Gabrielle Giffords Resigns, Leaving Congress With One Less Woman

The congresswoman is an example of extraordinary fortitude and commitment to public service.


Is there anyone who isn't impressed with Rep. Gabrielle Giffords?

There are, of course, those who would disagree with her political views. But the Arizona Democrat has shown remarkable courage, optimism, and determination as she recovers from a bullet wound to the head she received while meeting with constituents a year ago. Even in Washington's hyper-partisan environment, the support for Giffords was bipartisan and genuine. House Speaker John Boehner (unfairly slammed for not making it to the memorial service for those killed in the shopping center attack) gave a beautiful speech on the floor, pointing out the critical truth that an attack on one member of Congress was an attack on all of them. President Obama delivered a powerful and moving address at the memorial service for the slain. And while election-year politics have kept Washington in its bitterly divided state, there is universal and sincere concern for Giffords.

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The congresswoman, who announced recently she would step down from her seat to focus on her recovery, is an example of extraordinary fortitude and commitment to public service. She is also a woman, a fact that seems utterly insignificant in comparison to the ordeal she has endured, and the questions the episode raises about guns, political comity, and dealing with mental illness. But her departure from the Congress means the loss of another woman from a chamber that is still wildly unrepresentative of females, who are a majority of the population.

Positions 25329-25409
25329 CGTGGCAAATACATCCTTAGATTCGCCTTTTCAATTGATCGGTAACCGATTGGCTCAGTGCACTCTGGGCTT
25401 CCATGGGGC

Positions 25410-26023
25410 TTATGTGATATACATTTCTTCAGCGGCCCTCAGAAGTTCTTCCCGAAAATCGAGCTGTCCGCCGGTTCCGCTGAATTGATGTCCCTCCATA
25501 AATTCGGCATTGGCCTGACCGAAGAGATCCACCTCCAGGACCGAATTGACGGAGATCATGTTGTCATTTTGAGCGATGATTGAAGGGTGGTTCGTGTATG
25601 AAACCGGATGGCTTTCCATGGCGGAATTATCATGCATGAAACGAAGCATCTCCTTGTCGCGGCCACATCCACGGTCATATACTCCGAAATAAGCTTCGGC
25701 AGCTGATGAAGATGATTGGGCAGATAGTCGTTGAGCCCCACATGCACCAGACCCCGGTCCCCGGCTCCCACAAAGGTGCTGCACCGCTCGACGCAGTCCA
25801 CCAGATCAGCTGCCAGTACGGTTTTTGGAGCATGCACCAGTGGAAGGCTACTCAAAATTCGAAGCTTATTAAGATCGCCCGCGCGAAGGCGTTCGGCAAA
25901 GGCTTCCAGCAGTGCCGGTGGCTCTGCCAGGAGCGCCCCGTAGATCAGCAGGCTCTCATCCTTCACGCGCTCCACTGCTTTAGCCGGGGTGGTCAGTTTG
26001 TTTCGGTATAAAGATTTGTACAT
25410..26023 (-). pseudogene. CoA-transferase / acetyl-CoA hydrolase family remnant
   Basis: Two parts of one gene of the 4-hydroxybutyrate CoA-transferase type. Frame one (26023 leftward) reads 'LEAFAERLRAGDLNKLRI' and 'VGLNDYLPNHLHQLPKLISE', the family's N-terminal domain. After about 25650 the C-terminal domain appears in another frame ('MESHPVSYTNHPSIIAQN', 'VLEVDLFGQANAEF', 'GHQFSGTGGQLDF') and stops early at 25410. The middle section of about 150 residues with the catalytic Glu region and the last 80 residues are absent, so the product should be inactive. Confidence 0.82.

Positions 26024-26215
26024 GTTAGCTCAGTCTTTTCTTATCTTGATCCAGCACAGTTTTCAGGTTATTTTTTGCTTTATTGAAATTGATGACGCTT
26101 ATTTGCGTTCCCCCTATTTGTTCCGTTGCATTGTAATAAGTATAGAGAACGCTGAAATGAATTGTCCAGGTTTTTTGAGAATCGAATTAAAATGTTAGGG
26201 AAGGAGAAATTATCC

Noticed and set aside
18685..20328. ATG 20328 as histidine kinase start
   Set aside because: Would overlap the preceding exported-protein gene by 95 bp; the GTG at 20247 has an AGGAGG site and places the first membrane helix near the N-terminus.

Just 73 of the 435 House members are female (and three more women are non-voting delegates). It would be easy to place the blame for that on pure sexism, but a recent study indicates that women can be their own worst enemy in succeeding in politics. It's not that the women aren't qualified; it's that women tend to think they aren't qualified, even if they have relevant experience. Women, according to the American University study, are also turned off by gender bias in the political arena and are more likely than men to reject the realities of modern campaigning. (That's a shame, since women could bring changes to the way campaigns are run.) Women are also more risk-averse and less confident about succeeding in a competitive environment, the AU study showed.

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The political parties could do a better job of encouraging women to run, but the basic drive has to come from the candidates themselves. There is a two-word answer to smart, educated, committed women who worry they are not qualified to be in Congress: Gabby Giffords. She will be missed on the Hill. Perhaps other women will be inspired to make the commitment Giffords has made to public service.

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